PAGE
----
Monsignor Joseph L. Luca, a priest for more than 50 years who had been the pastor of St. Louis Parish in Howard County, died of cancer Oct. 1 at St. Stephen’s Green in Timonium. He was 79.
He served at St. Louis in Clarksville from 1996 to 2021 and led the construction of its new church.
Archbishop William E. Lori described him as a “dedicated disciple and priest.”
“He gave of himself wholeheartedly to the people he served — even in his later years when he struggled with his own health challenges,” the archbishop said in a statement. “Monsignor Luca was a friend to all he met, a mentor to seminarians and priests, and a model of what it means to be a good shepherd. May he rest in peace.”
Born in Baltimore and raised on Bayonne Avenue, he was the son of Angelo N. Luca, a Baltimore and Ohio Railroad engineer, and Tommasina Maltese, a homemaker who was a native of Italy.
He attended St. Anthony’s School and was a 1961 graduate of Baltimore City College. He planned to become a dentist and studied at the University of Maryland.
During his second year of college, he decided to enter the Roman Catholic priesthood and began his studies at Resurrection College in Kitchener, Ontario, in 1966. He then earned a master’s degree at Mount St. Mary’s Seminary in Emmitsburg.
He was ordained to the priesthood in 1970 at the Cathedral of Mary Our Queen in Homeland.
“My brother was the kind of person who could speak to anyone at any level,” said a brother, Albert Luca. “He was always working.”
Monsignor Luca’s early assignments were as associate pastor of St. Francis of Assisi near Herring Run in Northeast Baltimore, St. Clement Mary Hofbauer in Rosedale and at St. Joseph in Cockeysville.
Former Gov. Marvin Mandel appointed him as chair of the citizens advisory board for Montebello Hospital Center.
He was pastor of St. Francis of Assisi in Fulton in Howard County before being pastor at St. Louis.
During his 25 years at that post, he led construction of a new 1,200-seat church, a structure designed to hold the stained glass windows removed during the refurbishment of the Basilica of the National Shrine of the Assumption in downtown Baltimore.
“They’re exceptionally beautiful works of art,” Msgr. Luca said. “We had planned to have stained-glass windows for our church. ... It’s a wonderful fit.”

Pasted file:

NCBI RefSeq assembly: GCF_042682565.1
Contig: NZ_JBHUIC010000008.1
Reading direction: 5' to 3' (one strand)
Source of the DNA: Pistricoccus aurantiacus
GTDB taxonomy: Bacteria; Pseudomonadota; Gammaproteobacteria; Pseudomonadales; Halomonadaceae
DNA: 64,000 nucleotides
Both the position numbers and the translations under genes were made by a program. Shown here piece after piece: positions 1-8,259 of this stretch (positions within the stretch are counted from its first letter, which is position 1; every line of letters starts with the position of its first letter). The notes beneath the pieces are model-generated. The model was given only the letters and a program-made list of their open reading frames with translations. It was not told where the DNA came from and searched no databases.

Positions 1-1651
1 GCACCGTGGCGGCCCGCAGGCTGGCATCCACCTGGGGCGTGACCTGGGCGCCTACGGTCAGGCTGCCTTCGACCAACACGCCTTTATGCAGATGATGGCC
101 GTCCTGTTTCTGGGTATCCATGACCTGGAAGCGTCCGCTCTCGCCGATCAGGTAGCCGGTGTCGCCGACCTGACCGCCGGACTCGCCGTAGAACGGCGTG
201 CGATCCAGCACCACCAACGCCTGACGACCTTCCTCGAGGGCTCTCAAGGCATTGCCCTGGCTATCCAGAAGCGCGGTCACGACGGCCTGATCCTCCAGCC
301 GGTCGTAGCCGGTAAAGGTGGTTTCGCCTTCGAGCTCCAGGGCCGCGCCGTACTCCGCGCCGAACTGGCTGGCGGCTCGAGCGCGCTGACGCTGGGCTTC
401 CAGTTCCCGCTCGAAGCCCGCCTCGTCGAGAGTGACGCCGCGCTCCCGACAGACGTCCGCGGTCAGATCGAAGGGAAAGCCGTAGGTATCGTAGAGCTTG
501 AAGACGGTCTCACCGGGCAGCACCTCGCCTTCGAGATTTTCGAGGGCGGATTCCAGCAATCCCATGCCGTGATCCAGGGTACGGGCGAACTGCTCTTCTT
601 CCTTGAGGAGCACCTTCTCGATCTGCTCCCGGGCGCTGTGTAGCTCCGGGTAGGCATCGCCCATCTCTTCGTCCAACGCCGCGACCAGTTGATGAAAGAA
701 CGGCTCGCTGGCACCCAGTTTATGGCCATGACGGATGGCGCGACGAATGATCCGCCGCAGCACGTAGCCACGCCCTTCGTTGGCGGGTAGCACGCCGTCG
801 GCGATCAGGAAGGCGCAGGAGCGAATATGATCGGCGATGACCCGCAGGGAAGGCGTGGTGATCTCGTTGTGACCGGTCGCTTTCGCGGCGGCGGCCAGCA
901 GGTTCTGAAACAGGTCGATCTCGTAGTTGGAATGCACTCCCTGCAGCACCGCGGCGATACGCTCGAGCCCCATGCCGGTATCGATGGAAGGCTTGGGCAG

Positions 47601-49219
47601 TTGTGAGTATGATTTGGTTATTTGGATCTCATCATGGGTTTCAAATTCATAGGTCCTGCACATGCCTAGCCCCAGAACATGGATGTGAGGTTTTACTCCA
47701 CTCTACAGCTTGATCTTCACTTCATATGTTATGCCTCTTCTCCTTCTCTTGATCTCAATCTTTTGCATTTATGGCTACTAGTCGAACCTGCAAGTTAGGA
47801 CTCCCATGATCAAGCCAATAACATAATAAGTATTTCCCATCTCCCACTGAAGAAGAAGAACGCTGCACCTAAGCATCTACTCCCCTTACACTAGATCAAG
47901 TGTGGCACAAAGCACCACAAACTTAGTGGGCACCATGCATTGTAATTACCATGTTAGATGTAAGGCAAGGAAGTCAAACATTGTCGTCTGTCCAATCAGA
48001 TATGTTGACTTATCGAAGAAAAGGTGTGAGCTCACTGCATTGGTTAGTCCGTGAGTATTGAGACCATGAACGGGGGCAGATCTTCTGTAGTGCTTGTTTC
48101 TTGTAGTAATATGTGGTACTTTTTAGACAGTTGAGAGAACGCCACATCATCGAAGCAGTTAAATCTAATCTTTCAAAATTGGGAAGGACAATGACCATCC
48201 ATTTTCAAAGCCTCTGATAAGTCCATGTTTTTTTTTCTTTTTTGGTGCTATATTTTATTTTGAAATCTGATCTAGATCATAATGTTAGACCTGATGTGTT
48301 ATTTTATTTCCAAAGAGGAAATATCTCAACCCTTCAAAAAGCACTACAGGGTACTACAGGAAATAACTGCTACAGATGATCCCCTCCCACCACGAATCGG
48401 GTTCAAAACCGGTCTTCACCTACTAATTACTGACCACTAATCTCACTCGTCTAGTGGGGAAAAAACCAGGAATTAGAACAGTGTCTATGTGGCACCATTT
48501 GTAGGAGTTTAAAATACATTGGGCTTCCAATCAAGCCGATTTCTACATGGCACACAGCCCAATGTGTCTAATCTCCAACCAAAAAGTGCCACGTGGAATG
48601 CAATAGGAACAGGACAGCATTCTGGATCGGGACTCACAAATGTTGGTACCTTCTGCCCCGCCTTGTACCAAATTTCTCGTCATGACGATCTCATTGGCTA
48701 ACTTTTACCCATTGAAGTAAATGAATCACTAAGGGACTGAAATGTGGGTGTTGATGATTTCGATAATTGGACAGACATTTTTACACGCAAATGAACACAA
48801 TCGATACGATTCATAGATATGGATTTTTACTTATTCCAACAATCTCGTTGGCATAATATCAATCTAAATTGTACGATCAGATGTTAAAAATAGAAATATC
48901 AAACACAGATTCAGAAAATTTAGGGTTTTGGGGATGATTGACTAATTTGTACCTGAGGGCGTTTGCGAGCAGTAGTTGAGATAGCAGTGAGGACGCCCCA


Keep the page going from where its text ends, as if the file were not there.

The windows, made in the 1940s by Conrad Schmitt Studios, portray Old and New Testament scenes, Maryland and Catholic history and numerous depictions of saints.
A 1996 Sun story said that when he came to the Clarksville parish, it was one of the fastest-growing in the Baltimore Archdiocese.
He was soon named a monsignor, an honor given by Pope John Paul II.
“I don’t take it very seriously,” he said in 2006. “A title’s a title. If some say ‘Father’ instead of ‘Monsignor,’ it’s not an issue. My work’s the same.”
The article noted how Msgr. Luca handled the fast-growing western Howard County parish, which extends from Cooksville to Highland.
At the time, he had 3,100 families worshipping at the church, which was designed for 750 people when it opened in 1980.
On an Easter Sunday, Msgr. Luca and his fellow priests shared the duties associated with saying eight Masses.
“We’re bursting at the seams. We had 200 people standing during the Masses last weekend,” he said in 1996. “Each weekend, if we don’t get five or six new families, it’s a surprise.”
As a growth sign, Msgr. Luca said there were five baptisms each week.
He also led the restoration of a historic Howard County early chapel associated with his parish in its earliest days.
He found the then-dilapidated chapel nearly a mile west of the present parish site, in Clarksville off Ten Oaks Road.
“A window had been knocked out of the wall facing the road, destroying the appearance of the quaint chapel,” said a Sun story. “The floor inside the chapel was a huge pit of dirt. The roof sagged and the walls were crumbling.”
“There are a number of people that go to Europe and `ooh’ and `aah’ over the magnificent churches there,” Msgr. Luca said. “In our country, we sometimes fail to realize that we have a responsibility to take care of our churches big or small, to preserve their history for succeeding generations.”
The Morning Sun
“It was in this little chapel, surrounded by the graves of loved ones, that St. Louis Parish, one of the largest in the state, developed its own identity,” Msgr. Luca said.
The parish members named the church after St. Louis — the French King Louis IX — in part because of the connection between France and the Catholics in the American colonies, he said.
His parish had a sister relationship with a poor congregation in Haiti and sent more than $50,000 to it as a gift intended for education.
Msgr. Luca was named best clergyperson in 2018 and received an honorable mention in 2020 for Howard Magazine’s Best of Howard County.
A funeral Mass will be held at 10:30 a.m. today at St. Louis Church at 12500 Clarksville Pike in Clarksville.
Survivors include his two brothers, Angelo A. Luca and Albert C. Luca, both of the Nottingham section of Baltimore County.